The real problem in our country is a lack of trust and confidence, by Americans of all ideological beliefs and parties, in their government and whether it’s working for them. That’s one of the reasons I devote a lot of time to oversight. Congress has a duty to oversee the executive branch and to make sure we’re being good stewards of government tax dollars, and I think that’s a particularly important responsibility for a progressive. For example, if we’re arguing for an expansion of universal child care, we need to also be saying that we’re going to do the work to make sure those child-care dollars are going to be spent effectively and efficiently to actually deliver help to families.
I think it all comes down to how well you communicate with your constituents that you’re working on their behalf. In a divided government like we have — with a Senate that wasn’t picking up bills, much less passing them — relying on traditional things like legislative wins wasn’t as effective. One of the really important things is that you’re able to listen really, really well to your constituents, and that you’re able to communicate back honestly.
In congressional hearings, you’re known for holding the feet of some of the most powerful CEOs and executives to the fire. How do you prepare yourself for these tense exchanges?
There’s definitely a lot on the line in those hearings, and I feel that. I only have five minutes, and no do-overs, so I really have to put in the work to know the subject and to feel comfortable. I think asking the questions with a kind of quiet confidence puts pressure on witnesses to reply and give a real answer. One of the things I try to remind myself is that the most important person in the hearing room isn’t me: It’s the witness. My job is to put the questions to them, and it’s their job to give honest and full answers. It’s not about hearing yourself talk; it’s about getting answers for the American people.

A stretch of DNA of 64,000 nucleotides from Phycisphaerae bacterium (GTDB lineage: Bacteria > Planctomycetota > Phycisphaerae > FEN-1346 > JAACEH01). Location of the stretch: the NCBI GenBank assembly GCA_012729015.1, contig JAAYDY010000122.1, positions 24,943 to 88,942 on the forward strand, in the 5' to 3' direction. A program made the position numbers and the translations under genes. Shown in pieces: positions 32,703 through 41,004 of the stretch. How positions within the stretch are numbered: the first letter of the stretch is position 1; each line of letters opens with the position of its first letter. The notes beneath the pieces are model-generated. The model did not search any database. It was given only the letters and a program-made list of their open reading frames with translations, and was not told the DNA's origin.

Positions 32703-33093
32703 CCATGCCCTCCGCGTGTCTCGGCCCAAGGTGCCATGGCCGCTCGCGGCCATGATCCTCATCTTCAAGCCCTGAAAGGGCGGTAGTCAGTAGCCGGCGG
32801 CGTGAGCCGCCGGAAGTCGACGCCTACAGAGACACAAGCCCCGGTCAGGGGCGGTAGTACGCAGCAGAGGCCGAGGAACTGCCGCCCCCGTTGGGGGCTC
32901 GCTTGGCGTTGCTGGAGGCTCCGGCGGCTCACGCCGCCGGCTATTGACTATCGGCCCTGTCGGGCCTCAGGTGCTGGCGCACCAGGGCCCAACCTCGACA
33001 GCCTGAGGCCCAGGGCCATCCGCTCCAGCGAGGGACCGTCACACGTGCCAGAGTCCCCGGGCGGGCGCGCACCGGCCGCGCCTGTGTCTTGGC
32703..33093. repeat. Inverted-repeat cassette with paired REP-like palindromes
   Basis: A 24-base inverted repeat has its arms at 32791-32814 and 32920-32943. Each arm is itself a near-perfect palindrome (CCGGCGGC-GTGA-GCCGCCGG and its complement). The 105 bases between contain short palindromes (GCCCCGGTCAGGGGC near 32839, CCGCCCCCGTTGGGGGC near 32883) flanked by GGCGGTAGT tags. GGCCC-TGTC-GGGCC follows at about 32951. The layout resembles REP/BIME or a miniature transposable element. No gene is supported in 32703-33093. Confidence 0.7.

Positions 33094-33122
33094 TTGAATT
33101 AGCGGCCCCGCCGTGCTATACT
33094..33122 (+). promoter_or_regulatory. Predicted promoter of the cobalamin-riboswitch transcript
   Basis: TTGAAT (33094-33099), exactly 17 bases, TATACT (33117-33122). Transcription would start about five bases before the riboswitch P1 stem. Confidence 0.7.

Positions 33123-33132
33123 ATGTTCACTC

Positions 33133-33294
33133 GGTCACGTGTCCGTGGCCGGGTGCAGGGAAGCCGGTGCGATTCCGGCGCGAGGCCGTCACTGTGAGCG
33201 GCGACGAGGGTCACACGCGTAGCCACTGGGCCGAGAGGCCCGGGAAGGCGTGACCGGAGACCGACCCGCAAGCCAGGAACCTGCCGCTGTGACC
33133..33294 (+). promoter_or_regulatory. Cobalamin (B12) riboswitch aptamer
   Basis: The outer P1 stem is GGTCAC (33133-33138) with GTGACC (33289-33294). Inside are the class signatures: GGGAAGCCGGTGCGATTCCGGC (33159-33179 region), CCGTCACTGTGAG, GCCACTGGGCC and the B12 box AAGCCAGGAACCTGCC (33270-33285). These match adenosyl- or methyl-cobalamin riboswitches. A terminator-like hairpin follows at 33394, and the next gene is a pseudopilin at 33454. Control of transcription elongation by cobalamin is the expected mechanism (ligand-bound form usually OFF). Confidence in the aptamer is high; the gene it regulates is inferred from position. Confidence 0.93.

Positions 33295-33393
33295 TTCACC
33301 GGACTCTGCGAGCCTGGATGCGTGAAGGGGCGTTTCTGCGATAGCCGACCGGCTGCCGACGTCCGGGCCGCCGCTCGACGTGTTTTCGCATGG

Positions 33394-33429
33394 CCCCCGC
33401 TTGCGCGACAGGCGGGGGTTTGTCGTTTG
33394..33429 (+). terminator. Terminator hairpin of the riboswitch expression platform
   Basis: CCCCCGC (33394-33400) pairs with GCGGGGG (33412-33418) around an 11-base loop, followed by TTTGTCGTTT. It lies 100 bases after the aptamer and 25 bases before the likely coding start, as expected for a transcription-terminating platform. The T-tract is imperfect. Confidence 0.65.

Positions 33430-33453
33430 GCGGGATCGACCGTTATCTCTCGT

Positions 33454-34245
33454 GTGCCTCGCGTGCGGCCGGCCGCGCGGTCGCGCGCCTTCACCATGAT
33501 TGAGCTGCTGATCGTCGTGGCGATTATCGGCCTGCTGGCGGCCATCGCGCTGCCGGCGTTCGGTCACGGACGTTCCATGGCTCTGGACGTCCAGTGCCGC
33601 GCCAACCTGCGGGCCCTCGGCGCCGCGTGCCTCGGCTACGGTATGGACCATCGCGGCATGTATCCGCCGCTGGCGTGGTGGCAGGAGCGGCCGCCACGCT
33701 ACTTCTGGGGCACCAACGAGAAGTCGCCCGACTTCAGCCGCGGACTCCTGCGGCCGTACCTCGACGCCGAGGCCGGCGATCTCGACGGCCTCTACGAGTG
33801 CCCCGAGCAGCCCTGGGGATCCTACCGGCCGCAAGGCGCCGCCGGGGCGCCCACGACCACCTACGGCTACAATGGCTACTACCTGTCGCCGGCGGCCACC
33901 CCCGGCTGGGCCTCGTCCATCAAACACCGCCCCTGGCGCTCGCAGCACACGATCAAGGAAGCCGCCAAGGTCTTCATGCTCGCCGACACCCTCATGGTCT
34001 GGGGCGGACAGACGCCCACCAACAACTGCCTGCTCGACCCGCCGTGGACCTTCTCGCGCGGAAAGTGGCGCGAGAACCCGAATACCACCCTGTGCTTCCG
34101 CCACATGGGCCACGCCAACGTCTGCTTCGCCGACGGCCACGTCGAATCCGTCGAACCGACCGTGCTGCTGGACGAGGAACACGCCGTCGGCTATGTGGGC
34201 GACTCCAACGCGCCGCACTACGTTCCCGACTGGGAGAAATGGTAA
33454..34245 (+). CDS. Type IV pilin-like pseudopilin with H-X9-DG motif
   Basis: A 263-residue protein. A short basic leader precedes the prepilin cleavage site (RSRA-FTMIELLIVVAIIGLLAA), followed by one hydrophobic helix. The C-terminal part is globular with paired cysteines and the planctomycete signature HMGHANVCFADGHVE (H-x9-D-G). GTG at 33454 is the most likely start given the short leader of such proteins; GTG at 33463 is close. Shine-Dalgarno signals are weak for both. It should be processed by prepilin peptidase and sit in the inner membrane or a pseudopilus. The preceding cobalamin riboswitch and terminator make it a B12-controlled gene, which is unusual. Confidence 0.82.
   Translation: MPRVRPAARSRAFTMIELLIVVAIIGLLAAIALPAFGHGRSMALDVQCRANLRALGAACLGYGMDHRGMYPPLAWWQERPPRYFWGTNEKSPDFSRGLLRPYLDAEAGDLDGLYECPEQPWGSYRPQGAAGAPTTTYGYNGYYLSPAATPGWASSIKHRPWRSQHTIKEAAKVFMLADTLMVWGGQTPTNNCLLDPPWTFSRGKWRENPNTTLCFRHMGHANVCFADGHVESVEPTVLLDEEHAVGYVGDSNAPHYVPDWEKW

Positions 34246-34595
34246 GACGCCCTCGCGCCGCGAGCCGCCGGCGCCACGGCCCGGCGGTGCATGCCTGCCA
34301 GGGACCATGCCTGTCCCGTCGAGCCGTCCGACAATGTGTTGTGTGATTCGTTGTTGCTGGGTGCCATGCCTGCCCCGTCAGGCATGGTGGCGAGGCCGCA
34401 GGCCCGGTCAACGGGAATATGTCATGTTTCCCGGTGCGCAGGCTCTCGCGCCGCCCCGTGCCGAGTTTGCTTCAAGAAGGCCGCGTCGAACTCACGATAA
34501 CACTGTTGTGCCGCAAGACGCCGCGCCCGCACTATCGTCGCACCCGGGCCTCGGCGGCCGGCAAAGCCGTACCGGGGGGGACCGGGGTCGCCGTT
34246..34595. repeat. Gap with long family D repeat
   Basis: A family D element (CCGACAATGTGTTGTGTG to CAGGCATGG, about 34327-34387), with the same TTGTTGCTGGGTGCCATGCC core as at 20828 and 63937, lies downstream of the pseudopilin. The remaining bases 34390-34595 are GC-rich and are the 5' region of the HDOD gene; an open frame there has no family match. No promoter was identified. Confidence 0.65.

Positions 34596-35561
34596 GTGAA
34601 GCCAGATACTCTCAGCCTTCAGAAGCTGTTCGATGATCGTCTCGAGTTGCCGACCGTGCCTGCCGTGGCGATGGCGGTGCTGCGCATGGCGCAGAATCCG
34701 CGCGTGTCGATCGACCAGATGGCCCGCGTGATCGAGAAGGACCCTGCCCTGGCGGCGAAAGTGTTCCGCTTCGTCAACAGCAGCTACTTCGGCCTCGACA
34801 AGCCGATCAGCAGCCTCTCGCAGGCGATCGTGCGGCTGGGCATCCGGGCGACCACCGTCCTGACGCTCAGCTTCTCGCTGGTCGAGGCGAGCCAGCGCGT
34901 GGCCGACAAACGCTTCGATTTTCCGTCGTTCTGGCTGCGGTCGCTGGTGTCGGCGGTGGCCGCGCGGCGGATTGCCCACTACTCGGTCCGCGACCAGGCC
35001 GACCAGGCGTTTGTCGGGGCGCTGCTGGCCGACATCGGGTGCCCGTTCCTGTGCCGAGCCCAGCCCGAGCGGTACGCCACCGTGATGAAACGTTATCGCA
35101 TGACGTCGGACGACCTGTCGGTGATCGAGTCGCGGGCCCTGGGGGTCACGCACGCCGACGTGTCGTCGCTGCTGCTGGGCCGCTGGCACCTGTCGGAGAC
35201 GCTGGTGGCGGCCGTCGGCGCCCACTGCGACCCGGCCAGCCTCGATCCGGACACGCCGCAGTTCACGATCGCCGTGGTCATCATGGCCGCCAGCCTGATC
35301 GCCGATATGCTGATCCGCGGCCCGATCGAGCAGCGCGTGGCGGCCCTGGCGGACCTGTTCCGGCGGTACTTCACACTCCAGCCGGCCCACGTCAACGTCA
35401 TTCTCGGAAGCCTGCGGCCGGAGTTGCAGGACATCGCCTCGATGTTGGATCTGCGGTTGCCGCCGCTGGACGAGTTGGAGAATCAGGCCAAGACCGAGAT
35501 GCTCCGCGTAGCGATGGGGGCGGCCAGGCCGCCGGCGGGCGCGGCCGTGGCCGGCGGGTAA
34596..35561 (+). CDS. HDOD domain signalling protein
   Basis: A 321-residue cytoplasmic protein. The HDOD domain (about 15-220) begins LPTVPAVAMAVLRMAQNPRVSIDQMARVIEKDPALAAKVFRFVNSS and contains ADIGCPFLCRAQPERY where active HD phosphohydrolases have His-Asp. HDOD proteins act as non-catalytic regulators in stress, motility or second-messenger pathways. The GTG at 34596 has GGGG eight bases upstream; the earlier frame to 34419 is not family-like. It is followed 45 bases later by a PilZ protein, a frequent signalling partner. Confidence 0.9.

I was a professor before I came to Congress, and I didn’t go into the classroom without a lesson plan. And yet, there were definitely moments when I walked into the classroom and I still felt a kind of adrenaline. You really have to bring all of your mental focus and energy. People often ask me what I’m thinking about when I’m asking questions in a hearing, and it’s nothing. I can’t see or hear anybody else except the witness in those moments. So I often don’t have any sense of how other people are reacting to the questions.
I’ve even had Republicans text me after my hearings and say, “What you said was really interesting. Why do you read the law differently from Secretary Steve Mnuchin? I want to understand your perspective.” And that’s progress. That’s helping convince them that you’re doing the work, that you know what you’re talking about, and that helps open all kinds of doors.
What inspired you to start using a whiteboard, which has become a signature prop of yours?
I see the whiteboard as a tool to help both the witness and those in the audience stay focused, which is exactly the way I used the whiteboard in my classroom. If the students were not following, or I thought there were too many details, or the subject was really complex, I would turn to the whiteboard and try to map out what I was explaining. It also helps convey to the witness that you know what you’re talking about and that you’ve done the research, so there’s no room for waffling here; and it helps Americans who are watching later to follow along, because they probably haven’t watched all four hours of the hearing, nor should we expect them to do that.